Wednesday, February 2, 2011

The Owl Killers

Happy Ground Hog Day Flower!

How do you feel about 6 more weeks of winter? I'm OK with it as long as it's only 6 more weeks. What a winter we've had so far. Good weather for reading but not for anything else.

Have you read Karen Maitland? She won me over with her novel Company of Liars. It is a kind of seamy underside of Canterbury Tales while it catches the Plague. In The Owl Killers Maitland goes back a little further in time to 1321. The Black Plague was about twenty years away but the Little Ice Age had already begun so... Good Times.

If I were alive in 1321 first of all at my age I'd be practically immortal but beyond that odds are that I would be: uneducated, widowed, have had several children two of which might have made it to adulthood, poor, malnourished and have a myriad of health problems. I would not be the spirited daughter of a great house used to better family connections through marriage, a preternaturally insightful healer or midwife or the secretly scholarly daughter of an academic who knows how to turn straw into gold. In short I'd be a character in a Karen Maitland novel and not one novel from any other writer of historical fiction covering the Middle Ages that I can think of. That is a big part of the reason that I am drawn to Maitland's books, her everyman approach. I do like a novel about all those daughters but I find Maitland's just regular folks take on history fascinating.

Set near Norfolk in the tiny village of Ulewic, The Owl Killers is an intensely atmospheric, well written novel with a very interesting look at Paganism verses Christianity. The village is not so secretly ruled by the local Lord of the Manor and the Owl Masters. The Masters are a hold over from pagan/tribal times. It is society of men who behind their masks and cloaks govern through terror and torture. The presence of the Church in Ulewic has done nothing to erode the power of the Owl Masters. The villagers themselves live a desperate hand to mouth existence the poverty of which is exacerbated by the Masters.

New to Ulewic is a beguinage. A beguinage is a combination group home, safe house made up of Christian lay women who work together to support each other but this is not a Church sanctioned organization. Despite a few good turns these women are able to do for the villagers this new community is looked at with distrust and suspicion. The beguinage is made up of women from all walks of life from the Good Novel Character Department: a cook, a healer/midwife, a former prostitute, a potential saint, peasants, etc. A group diverse enough to establish a variety of life experiences, opinions and backstories.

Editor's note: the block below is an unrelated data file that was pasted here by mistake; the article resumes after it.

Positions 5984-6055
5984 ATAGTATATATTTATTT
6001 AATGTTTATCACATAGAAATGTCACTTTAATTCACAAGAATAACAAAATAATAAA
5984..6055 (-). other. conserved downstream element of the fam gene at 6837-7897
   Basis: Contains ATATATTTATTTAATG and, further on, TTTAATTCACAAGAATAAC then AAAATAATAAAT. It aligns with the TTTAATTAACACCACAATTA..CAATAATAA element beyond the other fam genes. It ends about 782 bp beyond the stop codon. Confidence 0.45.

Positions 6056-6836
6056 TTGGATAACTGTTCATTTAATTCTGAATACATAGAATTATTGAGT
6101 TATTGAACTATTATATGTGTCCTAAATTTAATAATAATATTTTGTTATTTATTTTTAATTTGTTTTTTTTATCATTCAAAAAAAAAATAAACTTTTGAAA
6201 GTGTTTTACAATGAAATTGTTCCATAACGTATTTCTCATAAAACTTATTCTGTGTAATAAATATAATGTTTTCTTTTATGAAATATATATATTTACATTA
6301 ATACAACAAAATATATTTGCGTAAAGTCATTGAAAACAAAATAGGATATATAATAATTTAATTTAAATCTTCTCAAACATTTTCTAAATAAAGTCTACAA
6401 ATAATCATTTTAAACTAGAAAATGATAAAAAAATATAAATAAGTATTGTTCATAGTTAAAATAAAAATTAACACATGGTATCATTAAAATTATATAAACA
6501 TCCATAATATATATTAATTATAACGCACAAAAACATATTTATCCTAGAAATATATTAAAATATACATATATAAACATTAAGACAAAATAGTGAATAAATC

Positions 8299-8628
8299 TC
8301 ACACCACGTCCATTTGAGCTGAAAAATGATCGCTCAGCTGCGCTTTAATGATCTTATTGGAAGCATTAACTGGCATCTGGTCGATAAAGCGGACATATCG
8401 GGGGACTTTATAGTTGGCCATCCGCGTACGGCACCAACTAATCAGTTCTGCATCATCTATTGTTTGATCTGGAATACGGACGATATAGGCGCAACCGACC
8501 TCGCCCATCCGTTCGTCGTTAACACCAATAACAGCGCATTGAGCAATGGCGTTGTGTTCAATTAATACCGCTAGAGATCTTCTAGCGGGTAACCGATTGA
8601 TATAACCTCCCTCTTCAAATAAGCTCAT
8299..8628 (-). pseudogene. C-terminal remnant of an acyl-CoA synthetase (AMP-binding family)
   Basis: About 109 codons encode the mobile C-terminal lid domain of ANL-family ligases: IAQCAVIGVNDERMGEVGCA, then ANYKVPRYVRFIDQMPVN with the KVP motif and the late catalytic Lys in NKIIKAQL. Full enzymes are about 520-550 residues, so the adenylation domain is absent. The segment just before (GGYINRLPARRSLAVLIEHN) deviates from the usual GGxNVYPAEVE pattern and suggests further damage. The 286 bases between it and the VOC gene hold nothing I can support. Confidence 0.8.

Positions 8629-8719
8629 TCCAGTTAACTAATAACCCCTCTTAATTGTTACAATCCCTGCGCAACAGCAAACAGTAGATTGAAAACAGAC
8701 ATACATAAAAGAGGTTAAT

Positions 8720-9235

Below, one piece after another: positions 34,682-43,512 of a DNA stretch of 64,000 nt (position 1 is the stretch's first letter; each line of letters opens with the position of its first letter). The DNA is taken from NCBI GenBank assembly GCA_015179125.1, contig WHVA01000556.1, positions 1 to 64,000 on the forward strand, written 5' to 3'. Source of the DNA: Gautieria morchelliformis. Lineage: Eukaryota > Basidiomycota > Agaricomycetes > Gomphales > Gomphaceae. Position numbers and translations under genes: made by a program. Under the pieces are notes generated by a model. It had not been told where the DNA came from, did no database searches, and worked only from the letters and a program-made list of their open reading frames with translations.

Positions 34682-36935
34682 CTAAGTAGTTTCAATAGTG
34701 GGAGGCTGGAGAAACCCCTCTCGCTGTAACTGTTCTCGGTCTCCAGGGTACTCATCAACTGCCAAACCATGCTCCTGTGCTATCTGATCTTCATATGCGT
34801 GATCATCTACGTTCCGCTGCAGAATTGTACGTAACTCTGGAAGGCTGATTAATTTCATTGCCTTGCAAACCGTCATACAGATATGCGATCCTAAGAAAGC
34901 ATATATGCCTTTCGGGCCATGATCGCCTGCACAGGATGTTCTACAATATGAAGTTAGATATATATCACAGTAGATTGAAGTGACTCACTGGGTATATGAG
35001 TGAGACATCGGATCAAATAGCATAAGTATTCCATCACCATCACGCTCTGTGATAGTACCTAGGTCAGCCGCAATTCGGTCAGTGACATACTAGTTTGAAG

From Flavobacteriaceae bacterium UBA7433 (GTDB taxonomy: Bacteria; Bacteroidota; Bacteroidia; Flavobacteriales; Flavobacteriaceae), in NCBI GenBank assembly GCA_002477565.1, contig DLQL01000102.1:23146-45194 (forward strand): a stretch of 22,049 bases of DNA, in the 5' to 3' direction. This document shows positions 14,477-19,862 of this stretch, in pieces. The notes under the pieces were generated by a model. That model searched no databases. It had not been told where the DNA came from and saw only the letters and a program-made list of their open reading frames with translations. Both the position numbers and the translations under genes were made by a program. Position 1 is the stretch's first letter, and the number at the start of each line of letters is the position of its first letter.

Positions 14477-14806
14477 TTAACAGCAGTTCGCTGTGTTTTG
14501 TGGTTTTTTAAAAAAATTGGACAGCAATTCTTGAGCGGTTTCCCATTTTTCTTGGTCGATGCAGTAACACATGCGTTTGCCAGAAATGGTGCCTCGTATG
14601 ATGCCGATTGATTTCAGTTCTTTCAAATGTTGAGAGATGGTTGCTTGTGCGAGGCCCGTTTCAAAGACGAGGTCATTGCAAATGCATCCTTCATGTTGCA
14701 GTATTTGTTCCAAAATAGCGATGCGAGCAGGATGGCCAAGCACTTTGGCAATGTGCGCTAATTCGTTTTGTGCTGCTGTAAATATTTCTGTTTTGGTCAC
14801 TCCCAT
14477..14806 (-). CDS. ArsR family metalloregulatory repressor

The malevolent Owl Masters in particular are scornful of the beguinage. Their ill will goes beyond threats after talk of witchcraft at the beguinage begin. How could they not be witches when their livestock and crops are spared just as those of the village fail. Things escalate when the daughter of the Lord and a local pregnant girl join the beguinage and for unknown reasons the village priest suddenly needs to cover his tracks.

As in  Company of Liars, Maitland divides her story between several characters in The Owl Killers. These alternating narrators and their unique perspectives and motives add a larger view of life and authenticity to the story. At times the storylines get a little slack and the plot wanders a bit but Maitland's attention to detail and setting are excellent. She makes 1321 a picturesque horror show of poverty, famine, ignorance and calamity. A great place to visit but you wouldn't want to live there--at least until she writes another novel.

Ta-Da! Maitland has another novel coming out!

The Gallow's Curse. It's due on in the U.K. in March. No release date for the U.S. yet.

P.S. As with Maitland's Company of Liars, I much prefer the U.K. cover to the U.S. cover. The U.S. cover is muddled and a mash of distracting elements. The U.K. cover is beautiful--great type and a gorgeous design.

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